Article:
Accurate forecasts of cancer incidence, with appropriate estimates of uncertainty, are crucial for planners and policy makers to ensure resource availability and prioritize interventions. We used Bayesian age-period-cohort (APC) models to project the future incidence of cancer in Australia.
Bayesian APC models were fitted to counts of cancer diagnoses in Australia from 1982 to 2016 and projected to 2031 for seven key cancer types: breast, colorectal, liver, lung, non-Hodgkin lymphoma, melanoma and stomach. Aggregate cancer data from population-based cancer registries were sourced from the Australian Institute of Health and Welfare.
Over the projection period, total counts for these cancer types increased on average by 3 % annually to 100 385 diagnoses in 2031, which is a 50 % increase over 2016 numbers, although there is considerable uncertainty in this estimate. Counts for each cancer type and sex increased over the projection period, whereas decreases in the age-standardized incidence rates (ASRs) were projected for stomach, colorectal and male lung cancers. Large increases in ASRs were projected for liver and female lung cancer. Increases in the percentage of colorectal cancer diagnoses among younger age groups were projected. Retrospective one-step-ahead projections indicated both the incidence and its uncertainty were successfully forecast.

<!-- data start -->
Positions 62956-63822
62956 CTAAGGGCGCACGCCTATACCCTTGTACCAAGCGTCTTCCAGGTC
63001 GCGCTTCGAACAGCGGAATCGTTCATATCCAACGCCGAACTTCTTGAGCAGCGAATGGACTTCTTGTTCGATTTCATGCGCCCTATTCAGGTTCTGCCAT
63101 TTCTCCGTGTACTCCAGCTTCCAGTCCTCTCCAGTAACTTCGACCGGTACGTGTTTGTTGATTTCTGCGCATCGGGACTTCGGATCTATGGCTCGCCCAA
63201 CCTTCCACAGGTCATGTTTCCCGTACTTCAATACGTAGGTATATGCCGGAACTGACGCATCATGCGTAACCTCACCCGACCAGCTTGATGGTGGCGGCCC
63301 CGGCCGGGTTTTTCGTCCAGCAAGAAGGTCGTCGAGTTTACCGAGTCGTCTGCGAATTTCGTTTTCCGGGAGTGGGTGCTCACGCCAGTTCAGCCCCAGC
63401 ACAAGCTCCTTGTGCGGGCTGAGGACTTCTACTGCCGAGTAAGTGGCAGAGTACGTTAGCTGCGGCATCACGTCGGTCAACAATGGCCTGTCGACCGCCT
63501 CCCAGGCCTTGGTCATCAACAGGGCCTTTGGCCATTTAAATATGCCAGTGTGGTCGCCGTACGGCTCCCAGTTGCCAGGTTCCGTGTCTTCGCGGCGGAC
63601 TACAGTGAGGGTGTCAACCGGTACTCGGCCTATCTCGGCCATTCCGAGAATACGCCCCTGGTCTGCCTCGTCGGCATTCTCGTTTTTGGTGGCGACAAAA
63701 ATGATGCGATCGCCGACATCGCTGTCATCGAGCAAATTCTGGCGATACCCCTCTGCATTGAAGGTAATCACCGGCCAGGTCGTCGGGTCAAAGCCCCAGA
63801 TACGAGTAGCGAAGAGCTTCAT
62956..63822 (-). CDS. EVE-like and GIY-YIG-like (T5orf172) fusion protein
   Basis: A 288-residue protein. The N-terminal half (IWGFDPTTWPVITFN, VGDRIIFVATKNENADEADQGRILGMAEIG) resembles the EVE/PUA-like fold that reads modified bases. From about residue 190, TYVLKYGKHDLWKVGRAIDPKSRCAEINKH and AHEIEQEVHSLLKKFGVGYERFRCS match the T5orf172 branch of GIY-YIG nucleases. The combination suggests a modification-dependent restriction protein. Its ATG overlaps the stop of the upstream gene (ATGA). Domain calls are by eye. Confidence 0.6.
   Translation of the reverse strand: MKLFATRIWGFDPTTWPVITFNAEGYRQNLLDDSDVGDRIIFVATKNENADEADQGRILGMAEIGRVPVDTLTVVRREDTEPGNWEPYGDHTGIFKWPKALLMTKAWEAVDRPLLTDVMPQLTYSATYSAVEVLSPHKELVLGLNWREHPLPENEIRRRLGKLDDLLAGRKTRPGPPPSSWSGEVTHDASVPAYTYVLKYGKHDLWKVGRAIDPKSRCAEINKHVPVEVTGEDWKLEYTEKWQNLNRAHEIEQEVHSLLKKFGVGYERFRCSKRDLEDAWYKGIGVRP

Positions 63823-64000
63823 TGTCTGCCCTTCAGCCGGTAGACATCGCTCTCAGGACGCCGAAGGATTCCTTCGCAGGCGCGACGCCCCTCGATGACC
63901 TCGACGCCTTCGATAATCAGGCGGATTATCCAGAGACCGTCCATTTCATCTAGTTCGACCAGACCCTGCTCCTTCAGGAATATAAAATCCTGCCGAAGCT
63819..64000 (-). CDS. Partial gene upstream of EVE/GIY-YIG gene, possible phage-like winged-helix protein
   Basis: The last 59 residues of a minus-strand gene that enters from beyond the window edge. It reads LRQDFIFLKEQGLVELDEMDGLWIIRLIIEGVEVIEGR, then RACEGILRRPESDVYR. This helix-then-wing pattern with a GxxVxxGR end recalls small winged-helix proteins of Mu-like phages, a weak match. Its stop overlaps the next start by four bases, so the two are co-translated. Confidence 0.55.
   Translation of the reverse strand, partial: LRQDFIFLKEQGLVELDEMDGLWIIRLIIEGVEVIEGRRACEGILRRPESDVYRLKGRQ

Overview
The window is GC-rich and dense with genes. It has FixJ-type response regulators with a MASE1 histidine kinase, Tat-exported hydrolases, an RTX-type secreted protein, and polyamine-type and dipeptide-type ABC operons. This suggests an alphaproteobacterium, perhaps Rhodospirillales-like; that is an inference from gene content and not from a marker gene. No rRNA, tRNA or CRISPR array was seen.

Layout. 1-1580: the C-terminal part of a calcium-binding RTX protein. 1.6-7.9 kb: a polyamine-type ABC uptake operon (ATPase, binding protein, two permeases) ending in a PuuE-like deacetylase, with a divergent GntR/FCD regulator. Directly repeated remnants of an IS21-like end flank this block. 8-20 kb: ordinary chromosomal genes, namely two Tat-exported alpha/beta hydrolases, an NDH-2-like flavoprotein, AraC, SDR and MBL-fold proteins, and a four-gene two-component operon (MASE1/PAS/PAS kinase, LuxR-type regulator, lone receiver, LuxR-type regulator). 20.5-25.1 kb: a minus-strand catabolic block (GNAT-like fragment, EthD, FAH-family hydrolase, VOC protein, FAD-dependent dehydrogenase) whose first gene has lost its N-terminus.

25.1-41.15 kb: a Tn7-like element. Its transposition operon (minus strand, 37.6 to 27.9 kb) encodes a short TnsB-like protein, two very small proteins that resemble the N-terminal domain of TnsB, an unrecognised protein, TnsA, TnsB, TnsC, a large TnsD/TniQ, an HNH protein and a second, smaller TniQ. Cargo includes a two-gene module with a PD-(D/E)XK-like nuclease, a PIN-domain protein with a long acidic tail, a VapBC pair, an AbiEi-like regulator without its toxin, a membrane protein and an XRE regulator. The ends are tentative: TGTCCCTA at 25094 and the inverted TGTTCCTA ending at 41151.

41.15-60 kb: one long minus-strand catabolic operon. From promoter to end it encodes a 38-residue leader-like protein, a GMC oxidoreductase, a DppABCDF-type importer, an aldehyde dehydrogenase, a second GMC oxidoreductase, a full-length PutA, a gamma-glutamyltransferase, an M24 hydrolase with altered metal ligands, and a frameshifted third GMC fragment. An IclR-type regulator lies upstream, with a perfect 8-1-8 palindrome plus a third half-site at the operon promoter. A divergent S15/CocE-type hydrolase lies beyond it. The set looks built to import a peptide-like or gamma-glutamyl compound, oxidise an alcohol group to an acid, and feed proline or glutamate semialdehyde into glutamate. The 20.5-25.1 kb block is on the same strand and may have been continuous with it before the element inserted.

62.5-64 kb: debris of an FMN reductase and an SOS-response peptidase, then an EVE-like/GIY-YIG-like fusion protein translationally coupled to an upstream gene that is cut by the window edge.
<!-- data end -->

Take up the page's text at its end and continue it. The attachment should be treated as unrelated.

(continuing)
Increases in the projected incidence counts of key cancer types are in part attributable to the increasing and ageing population. The projected increases in ASRs for some cancer types should increase motivation to reduce sedentary behaviour, poor diet, overweight and undermanagement of infections. The Bayesian paradigm provides useful measures of the uncertainty associated with these projections.

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